People often talk about microaggressions without critically evaluating what this term means. Microaggression refers to directing verbal, behavioral, and environmental indignities to others, especially the marginalized in society. These verbal, behavioral, and environmental indignities are either intentional or unintentional, but their impact on victims is immense as it leaves them feeling uncomfortable and insulted. These microaggressions are different from other rude and insensitive comments in that they are very specific because they relate to an individual's membership in a group that is discriminated against or subjected to stereotypes. What makes them even more discontented is that they happen casually and frequent, and in most cases, there is no harm intended. For instance, a teacher might complement an African American student for speaking proper English, whereas the student in question speaks English as the first language. This, while the teacher meant to compliment the student, becomes a microaggression because the teacher used a visual outlook to assume that the student could not speak English articulately. Although it might feel like a minute issue, it might have a big impact on this student.
Racial microaggressions are common types of microaggressions that persist in American society, especially in school environments. It is common to classify people according to their races and ethnicities, a phenomenon that is even practiced by the U.S. Census Bureau. The Bureau classifies citizens as White, Black, American Indian, Asian, and Native Hawaiian or Other Pacific Islander (Sue). These racial classifications even persist in school environments, and at times, the minority students of color receive denigrating messages just because they belong to a racial minority group. These messages carry more weight than one can imagine. For instance, in a classroom, the teacher might compliment a black student to straightening her hair for class pictures. Although the teacher meant to compliment the student, he/she unintentionally microaggressions the student who might feel offended and excluded. When they are emotionally affected, it becomes hard for them to learn. This paper seeks to address the types of racial microaggressions among students of color, the effect it has on these students, and how to prevent microaggressions.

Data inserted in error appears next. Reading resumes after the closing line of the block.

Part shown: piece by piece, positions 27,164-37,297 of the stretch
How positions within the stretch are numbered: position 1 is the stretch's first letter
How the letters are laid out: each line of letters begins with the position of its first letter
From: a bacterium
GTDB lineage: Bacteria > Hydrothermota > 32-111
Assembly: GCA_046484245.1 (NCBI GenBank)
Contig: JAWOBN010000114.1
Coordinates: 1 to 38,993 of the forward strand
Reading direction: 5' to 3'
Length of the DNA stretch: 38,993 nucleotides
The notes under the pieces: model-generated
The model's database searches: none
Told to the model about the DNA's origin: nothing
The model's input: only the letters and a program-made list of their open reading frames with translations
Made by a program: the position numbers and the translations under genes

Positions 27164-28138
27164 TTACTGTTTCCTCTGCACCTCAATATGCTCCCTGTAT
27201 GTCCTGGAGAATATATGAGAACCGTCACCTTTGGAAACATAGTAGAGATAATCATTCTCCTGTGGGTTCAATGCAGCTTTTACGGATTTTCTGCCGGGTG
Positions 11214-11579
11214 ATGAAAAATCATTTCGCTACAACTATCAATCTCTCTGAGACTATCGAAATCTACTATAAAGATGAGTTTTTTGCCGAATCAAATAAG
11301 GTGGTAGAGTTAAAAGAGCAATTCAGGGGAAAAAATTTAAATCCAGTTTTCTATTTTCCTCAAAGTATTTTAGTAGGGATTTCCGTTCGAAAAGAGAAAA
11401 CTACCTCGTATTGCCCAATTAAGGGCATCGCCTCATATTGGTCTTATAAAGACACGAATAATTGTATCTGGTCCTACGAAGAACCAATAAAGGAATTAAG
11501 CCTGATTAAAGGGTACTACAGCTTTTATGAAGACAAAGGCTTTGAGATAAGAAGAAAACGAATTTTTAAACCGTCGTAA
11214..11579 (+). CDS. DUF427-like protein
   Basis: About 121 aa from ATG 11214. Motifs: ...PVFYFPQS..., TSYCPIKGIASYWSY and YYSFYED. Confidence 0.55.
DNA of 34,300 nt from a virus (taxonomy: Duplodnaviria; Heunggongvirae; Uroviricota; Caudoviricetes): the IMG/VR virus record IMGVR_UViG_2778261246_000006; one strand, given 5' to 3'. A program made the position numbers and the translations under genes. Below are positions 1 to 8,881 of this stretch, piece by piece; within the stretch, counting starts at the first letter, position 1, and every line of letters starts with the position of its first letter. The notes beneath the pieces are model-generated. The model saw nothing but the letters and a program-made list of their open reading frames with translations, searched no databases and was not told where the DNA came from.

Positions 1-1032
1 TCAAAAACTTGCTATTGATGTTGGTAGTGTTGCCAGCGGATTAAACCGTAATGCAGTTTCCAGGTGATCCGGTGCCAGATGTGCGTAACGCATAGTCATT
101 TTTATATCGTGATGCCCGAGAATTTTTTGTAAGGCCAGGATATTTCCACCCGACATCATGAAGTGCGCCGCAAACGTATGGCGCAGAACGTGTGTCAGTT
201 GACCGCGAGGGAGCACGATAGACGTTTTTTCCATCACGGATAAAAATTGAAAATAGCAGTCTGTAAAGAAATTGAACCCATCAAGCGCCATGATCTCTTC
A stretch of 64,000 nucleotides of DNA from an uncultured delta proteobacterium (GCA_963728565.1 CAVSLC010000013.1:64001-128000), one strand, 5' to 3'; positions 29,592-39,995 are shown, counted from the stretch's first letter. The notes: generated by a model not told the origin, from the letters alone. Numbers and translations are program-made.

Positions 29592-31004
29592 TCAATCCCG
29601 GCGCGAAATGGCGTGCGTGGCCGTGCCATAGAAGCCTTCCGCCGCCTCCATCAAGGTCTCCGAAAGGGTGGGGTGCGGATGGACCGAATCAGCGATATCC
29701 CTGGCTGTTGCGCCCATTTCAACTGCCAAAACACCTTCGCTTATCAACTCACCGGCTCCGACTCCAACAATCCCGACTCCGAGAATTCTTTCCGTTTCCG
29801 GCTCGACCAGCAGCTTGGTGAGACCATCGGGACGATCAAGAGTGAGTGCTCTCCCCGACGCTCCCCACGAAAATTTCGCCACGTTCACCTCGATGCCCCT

Types of Microaggressions
Microassaults: Microassaults are those discriminatory actions that are perpetrated by individuals who are consciously and intentionally willing to do so (Sue). This occurs in several capacities. One is through the use of racial epithets, which are used against students of color. Nigger is the most common epithets that are used against black students. The other capacity is a display of white supremacist symbols in which the perpetrators usually want to discredit other races by claiming that the white race is superior to other races. The other capacity is denying individuals the opportunity to interact with other races socially. Late last year, I witnessed a situation that demonstrated this phenomenon. My friend was dating an African American, but this brought him into conflict with his parents, who were adamant that he was not supposed to date outside his race. In this scenario, the parents are consciously and intentionally preventing their son from dating an African American because they are despising the gild because of her black race, and this is an example of a microassault.
Microinsults: These are assaults that are either verbal or non-verbal that convey rudeness in the way of demeaning one's race and heritage (Sue). The perpetrators of these insults are concerned with making others feel inferior compared to them. I have had a chance to witness microinsults directed to an international student of color. I remember one day we were in engaging in a group discussion when a white asked a student of color from the Asian heritage how they secured a chance to study in the school. Although it might seem, as usual, this statement is microaggression in that the white student seemed to imply that his colleague had gotten a chance or study in the school through unusual means like affirmative action or the students is not ideal for studying in the school.